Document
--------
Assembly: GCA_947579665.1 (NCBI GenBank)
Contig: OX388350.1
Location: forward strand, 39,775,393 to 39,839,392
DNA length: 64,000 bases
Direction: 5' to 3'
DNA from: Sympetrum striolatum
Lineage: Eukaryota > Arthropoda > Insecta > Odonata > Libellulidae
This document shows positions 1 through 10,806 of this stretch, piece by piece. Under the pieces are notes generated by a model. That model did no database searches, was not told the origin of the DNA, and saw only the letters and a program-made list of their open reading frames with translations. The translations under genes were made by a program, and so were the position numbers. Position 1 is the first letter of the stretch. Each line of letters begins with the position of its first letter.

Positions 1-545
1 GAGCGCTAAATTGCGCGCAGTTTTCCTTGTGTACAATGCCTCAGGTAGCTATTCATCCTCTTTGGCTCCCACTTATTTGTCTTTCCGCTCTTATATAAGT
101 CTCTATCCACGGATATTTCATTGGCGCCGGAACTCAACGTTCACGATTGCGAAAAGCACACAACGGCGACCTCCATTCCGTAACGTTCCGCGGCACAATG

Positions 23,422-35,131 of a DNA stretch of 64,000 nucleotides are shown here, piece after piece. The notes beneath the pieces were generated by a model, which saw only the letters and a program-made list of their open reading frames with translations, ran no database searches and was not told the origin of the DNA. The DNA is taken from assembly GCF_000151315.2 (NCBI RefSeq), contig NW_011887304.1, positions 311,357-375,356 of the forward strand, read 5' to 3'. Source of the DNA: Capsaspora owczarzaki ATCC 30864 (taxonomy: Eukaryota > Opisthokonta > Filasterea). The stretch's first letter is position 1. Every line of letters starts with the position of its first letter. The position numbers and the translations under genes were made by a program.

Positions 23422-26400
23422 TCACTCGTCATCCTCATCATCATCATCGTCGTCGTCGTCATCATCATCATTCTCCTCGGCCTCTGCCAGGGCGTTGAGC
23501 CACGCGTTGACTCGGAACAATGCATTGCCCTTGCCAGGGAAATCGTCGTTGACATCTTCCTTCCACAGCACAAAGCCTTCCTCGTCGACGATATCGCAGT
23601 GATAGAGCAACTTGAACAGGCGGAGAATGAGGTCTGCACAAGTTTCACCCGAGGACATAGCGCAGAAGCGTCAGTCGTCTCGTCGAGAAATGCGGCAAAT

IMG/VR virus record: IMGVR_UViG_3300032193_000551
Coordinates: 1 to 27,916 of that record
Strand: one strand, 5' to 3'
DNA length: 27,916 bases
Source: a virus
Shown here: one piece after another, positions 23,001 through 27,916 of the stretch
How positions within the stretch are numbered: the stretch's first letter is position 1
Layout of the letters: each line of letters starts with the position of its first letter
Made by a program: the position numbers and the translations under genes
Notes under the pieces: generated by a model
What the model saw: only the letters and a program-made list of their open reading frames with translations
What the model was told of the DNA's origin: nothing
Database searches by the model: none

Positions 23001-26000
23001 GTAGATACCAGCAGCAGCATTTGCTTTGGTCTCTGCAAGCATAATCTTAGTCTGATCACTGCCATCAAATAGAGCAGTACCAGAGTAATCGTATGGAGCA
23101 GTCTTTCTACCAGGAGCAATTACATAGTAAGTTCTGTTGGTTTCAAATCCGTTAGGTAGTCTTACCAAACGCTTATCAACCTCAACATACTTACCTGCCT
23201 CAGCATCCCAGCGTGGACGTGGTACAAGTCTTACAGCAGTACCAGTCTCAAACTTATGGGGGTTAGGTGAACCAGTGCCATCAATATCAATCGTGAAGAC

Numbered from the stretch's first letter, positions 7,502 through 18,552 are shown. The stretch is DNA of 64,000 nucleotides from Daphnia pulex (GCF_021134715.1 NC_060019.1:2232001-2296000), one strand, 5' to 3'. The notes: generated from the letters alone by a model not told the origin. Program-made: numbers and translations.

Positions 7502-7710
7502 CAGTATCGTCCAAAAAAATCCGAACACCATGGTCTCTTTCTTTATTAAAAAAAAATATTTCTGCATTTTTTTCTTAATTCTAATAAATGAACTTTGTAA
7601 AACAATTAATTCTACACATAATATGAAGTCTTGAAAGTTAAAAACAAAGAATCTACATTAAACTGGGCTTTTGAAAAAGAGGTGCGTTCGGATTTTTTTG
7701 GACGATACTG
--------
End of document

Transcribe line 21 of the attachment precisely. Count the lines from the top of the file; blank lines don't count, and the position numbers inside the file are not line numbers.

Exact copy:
Source: a virus